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Finding the Tech Savvy Among Us: Be Inclusive!

The COVID-19 pandemic continues to throw up obstacles to work life, forcing companies and employees into new modes of operation. While these are stressful and disruptive times for millions of Americans, this disruption also opens the door to innovations in technology and processes and, therefore, serves as an opening to increasing the level of diversity and inclusion along the age spectrum.

In a COVID-19 World Technology Rules

With the federal government and nearly all U.S. states having issued some sort of stay-at-home order or guidelines, companies have been challenged to rapidly transition to remote work paradigms requiring heavy use of telecommunications technologies. This means that the logistics of companies from accounting and law firms to engineering organizations to insurance companies and many, many more now necessarily include a crucial telecommunications component.

Meetings can't run effectively and staff can't collaborate efficiently unless they can properly leverage tools like Zoom and Google Docs. The inherent technical expertise of the digital natives in Generation Y and Generation Z has suddenly becomes critical to the proper functioning of many organizations.

Identifying the Tech Savvy While Avoiding Unconscious Bias

While the environment we now find ourselves in creates a need for inclusivity with respect to younger workers who are likely the most tech-savvy among us, it doesn't necessarily follow that company policies, behaviors and attitudes will sufficiently adapt. Here are some tips for companies to tap into what may be unrecognized, or underappreciated, knowledge, while not falling prey to unconscious bias with respect to other generations' abilities:

  1. Poll employees at all levels of the organization, and of all ages, on their skills and aptitude with telecommunications and remote work technologies. Don’t assume that only younger workers are comfortable with technology. Be inclusive!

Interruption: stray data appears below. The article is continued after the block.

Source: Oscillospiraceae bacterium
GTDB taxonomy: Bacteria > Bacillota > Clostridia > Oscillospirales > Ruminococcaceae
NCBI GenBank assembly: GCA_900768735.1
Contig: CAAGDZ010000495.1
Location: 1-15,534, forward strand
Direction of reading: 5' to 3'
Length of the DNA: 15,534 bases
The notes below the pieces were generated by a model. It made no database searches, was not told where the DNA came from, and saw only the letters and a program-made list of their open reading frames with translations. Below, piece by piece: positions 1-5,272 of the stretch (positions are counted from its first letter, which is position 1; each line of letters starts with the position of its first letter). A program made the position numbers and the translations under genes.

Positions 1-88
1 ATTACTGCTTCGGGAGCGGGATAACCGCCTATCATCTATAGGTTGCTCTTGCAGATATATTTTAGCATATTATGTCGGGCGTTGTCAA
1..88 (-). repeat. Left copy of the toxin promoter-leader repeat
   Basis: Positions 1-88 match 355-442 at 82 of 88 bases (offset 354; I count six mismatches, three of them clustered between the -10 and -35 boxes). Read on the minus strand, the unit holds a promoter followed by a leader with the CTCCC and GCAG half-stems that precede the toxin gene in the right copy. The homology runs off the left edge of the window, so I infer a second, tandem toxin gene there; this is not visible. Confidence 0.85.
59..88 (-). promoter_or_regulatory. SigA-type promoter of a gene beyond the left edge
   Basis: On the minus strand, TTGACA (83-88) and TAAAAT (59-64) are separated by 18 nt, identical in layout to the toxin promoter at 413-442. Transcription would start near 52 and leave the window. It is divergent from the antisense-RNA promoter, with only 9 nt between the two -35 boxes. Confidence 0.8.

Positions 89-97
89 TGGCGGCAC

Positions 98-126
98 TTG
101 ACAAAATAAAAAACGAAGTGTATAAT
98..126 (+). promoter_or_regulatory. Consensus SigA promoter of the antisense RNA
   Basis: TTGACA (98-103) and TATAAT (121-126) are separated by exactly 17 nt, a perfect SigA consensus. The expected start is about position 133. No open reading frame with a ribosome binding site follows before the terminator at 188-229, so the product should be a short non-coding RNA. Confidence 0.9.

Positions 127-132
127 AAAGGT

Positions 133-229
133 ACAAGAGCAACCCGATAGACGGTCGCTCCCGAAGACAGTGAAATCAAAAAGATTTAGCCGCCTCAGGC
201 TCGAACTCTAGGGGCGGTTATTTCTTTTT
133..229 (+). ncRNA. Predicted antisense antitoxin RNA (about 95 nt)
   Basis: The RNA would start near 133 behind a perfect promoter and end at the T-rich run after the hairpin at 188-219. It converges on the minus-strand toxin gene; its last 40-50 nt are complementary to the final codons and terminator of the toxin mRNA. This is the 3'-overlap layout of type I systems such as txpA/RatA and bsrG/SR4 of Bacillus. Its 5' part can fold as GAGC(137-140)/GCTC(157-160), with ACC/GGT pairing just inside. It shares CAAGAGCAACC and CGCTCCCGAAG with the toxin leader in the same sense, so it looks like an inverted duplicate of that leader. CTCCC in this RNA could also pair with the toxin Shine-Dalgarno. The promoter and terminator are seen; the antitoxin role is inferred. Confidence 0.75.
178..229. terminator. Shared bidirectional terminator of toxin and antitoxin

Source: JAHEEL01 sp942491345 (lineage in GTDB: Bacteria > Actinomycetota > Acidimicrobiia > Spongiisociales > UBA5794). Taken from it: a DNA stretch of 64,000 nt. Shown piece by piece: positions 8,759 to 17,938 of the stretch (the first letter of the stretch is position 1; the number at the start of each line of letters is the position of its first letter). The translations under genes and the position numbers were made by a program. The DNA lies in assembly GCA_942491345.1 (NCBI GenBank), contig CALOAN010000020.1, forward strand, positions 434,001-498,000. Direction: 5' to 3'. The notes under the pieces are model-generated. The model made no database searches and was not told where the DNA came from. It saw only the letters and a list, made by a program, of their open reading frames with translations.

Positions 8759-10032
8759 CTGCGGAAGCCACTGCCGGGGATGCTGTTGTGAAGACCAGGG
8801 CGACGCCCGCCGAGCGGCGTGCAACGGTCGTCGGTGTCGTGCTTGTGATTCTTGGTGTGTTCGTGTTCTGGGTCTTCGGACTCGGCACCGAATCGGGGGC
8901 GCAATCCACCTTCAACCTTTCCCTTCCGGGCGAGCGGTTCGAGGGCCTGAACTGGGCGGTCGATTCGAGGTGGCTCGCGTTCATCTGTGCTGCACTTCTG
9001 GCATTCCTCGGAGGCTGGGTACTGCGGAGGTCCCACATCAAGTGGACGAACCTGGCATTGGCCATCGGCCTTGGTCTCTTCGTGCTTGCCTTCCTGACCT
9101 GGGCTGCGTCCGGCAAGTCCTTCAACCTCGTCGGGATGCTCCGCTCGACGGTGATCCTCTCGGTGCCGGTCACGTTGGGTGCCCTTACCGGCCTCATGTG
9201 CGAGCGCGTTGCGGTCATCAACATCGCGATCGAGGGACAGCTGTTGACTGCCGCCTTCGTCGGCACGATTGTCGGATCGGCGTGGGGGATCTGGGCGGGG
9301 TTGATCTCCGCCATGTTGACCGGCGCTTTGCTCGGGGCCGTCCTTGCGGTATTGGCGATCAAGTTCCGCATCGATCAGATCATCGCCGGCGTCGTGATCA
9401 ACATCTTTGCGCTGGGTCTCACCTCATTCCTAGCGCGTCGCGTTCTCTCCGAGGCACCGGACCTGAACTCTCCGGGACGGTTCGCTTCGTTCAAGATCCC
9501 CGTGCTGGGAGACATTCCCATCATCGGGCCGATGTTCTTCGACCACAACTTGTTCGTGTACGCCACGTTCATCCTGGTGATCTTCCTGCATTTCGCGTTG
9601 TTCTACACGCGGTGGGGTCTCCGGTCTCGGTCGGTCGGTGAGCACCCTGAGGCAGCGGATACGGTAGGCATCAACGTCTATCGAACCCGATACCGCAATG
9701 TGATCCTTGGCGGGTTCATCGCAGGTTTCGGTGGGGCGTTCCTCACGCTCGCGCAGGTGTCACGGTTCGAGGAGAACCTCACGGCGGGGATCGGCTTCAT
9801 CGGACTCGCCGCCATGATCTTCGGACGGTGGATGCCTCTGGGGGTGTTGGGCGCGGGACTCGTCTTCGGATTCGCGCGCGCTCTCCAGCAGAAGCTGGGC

2. For companies still hiring, update job postings to include familiarity with telecommunications and related technologies as a desired skill.

  3. Offer training for staff who are digital neophytes and encourage more tech-savvy team members to support or lead those training sessions.

Inclusion and diversity are often thought of in terms of race and gender. These are, of course, important elements of inclusion and diversity, but there are other important differences among workers that must also be considered.

Let's Stay Productive, and Connected

The new climate of remote work means that younger digital natives may find themselves in a unique position of value and importance due to their inherent comfort level with the digital tools companies need now to stay productive—and connected—remotely.

Organizations of all kinds have been working to alleviate tension between generations and other diverse groups. We believe these organizations, however well-intentioned, are languishing in a stuck state. The key is for businesses to understand that diversity and inclusion are long-term goals that require long-term efforts and cannot be solved through short-term initiatives. It's a marathon, not a sprint.

Our recent white paper, Overcoming the Stuck State offers some insights into the steps that need to be taken to get unstuck. Download a free copy here.

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Are you tired of workplace diversity training that does not link to business? Are you tired of tactics that don’t drive business results? InclusionINC has strategic consulting, leadership development and inclusion learning solutions and that link inclusion to employee engagement, productivity, innovation and retention, moving inclusion beyond tactics to a critical business strategy.

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